Human Rights in Prison

IPRT promotes a penal system that is: humane as experienced by people who are detained, protects and promotes human rights and equality, and strives to achieve international best practice in formal regimes, daily practices and overall culture.

It is the sentence of deprivation of liberty in itself that is the core punitive sanction, the conditions and treatment while in prison should not be used as additional punishment.

Accordingly, we believe that while restrictions on the freedom of movement are necessarily introduced while in prison, prisoners should retain all other rights to the greatest possible degree while serving their sentences. In particular, IPRT believes that prisoners have the right to be treated with dignity and respect for their rights; they have the right to safety and security of the person, the right to be treated humanely and be free from torture, degrading or inhuman treatment or punishment.

We work to ensure that regimes in prisons and children detention facilities are humane, and reflect human rights standards as a minimum in the short term, striving for international best practice in the medium to long term.

Invitation to Tender: Making Rights Real for those with Disabilities in Detention 30th November 2018

IPRT is seeking applications from suitably qualified applicants for the research and production of a report on the rights of people with/experiencing disabilities in detention in Ireland. Read more

Round Up: Progressing inside? Ireland’s prison system in 2018 26th October 2018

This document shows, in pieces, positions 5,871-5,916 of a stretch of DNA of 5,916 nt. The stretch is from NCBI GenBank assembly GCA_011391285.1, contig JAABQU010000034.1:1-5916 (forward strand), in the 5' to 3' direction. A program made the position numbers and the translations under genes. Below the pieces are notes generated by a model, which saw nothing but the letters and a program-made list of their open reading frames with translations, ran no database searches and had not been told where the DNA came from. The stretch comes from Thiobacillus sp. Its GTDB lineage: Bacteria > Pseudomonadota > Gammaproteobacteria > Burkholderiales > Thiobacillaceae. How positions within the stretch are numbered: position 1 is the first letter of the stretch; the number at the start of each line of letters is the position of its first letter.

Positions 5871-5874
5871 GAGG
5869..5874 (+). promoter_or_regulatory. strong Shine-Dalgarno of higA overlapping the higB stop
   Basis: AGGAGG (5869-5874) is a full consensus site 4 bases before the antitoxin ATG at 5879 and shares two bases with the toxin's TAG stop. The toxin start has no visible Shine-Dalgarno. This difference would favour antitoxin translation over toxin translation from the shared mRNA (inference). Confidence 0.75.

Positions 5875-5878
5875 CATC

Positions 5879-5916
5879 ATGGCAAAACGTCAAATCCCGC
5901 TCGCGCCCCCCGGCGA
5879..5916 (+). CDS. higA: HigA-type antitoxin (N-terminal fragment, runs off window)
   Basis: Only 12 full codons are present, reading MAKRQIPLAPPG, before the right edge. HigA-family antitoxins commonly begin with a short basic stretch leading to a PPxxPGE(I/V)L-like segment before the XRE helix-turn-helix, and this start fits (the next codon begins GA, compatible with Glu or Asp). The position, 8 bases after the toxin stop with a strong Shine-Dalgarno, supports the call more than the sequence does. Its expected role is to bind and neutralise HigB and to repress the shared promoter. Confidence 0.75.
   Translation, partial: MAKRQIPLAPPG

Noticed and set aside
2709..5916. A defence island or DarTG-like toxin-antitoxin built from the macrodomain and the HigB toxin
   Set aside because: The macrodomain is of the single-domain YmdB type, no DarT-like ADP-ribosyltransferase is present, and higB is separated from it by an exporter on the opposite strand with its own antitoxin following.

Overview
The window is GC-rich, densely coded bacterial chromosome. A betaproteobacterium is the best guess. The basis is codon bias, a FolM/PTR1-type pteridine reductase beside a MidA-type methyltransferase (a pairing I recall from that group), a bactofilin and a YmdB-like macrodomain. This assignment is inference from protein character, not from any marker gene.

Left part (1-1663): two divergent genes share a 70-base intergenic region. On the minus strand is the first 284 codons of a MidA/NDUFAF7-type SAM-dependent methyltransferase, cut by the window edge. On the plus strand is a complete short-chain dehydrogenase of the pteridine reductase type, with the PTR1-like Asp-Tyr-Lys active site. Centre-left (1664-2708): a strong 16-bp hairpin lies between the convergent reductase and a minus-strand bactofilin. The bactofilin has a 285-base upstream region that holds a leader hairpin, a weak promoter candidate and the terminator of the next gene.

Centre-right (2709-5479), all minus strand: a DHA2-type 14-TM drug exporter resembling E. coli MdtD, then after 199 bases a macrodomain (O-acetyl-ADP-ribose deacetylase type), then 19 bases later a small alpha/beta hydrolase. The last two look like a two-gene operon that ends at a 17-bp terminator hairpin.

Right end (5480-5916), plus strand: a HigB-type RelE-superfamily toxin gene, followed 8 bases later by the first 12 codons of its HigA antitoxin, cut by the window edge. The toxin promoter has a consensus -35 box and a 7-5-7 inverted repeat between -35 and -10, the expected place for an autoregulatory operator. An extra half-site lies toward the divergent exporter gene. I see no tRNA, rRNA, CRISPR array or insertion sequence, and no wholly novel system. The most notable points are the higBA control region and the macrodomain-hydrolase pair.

IPRT hosted 'Progressing inside? Ireland’s prison system in 2018' on 26 October 2018 in the Irish Human Rights and Equality Commission. Central to the seminar was the launch of the second annual 'Progress in the Penal System' report. Read more

Progress in the Penal System: A framework for penal reform (2018) 26th October 2018

The second a series of three annual reports providing a comprehensive report on human rights and best practice in Ireland’s penal system. Read more

Second annual report on standards in Ireland’s penal system finds little progress in key areas – IPRT 26th October 2018

ADVISORY: IPRT has published the second annual 'PIPS' report, showing limited progress within the last 12 months in meeting human rights in Irish prisons. Read more

Census of Cell Occupancy and In-cell Sanitation July 2018 10th August 2018

The Irish Prison Service Statistics Office has recently published its quarterly statistical analysis cell occupancy and in-cell sanitation for July 2018. Read more

Immigration Detention: Nasc Report Reveals Flaws in Ireland's Immigration System 13th March 2018

Nasc has launched a new report on Tuesday 13th March 2018, ahead of plans for a new immigration detention centre in Dublin Airport. Read more

The Irish Examiner: UN body told of failings in the oversight of Irish prisons 21st July 2017

An article by Cormac O’Keeffe in The Irish Examiner on how the United Nations Committee against Torture (UNCAT) has been told of failings in oversight, in the investigation of complaints, of ill treatment and of concerns about prison healthcare in Irish prisons. Read more

Irish Human Rights and Equality Commission (IHREC) Publish Report Ahead of 2nd Periodic UNCAT Review 18th July 2017

IPRT welcomes the publication of IHREC’s report in advance of the 2nd periodic review of UNCAT Ireland and the Convention against Torture. The IHREC report highlights the need for the State to ratify OPCAT which would provide a clear ‘roadmap’ and timeline for the implementation of OPCAT. Ireland signed the… Read more

Minister introduces Amendment to Prison Rules: “Meaningful Human Contact” 7th July 2017

On 29th June 2017, Minister for Justice and Equality, Charles Flanagan TD, introduced an amendment to Rule 27 (1) of the Prison Rules 2007 to 2017. Read more

IPRT Project: Progress in the Penal System (PIPS) 18th May 2017

IPRT has secured funding for a 3-year annual flagship project, with the overall objective of providing a comprehensive report on human rights issues in Irish prisons. Read more

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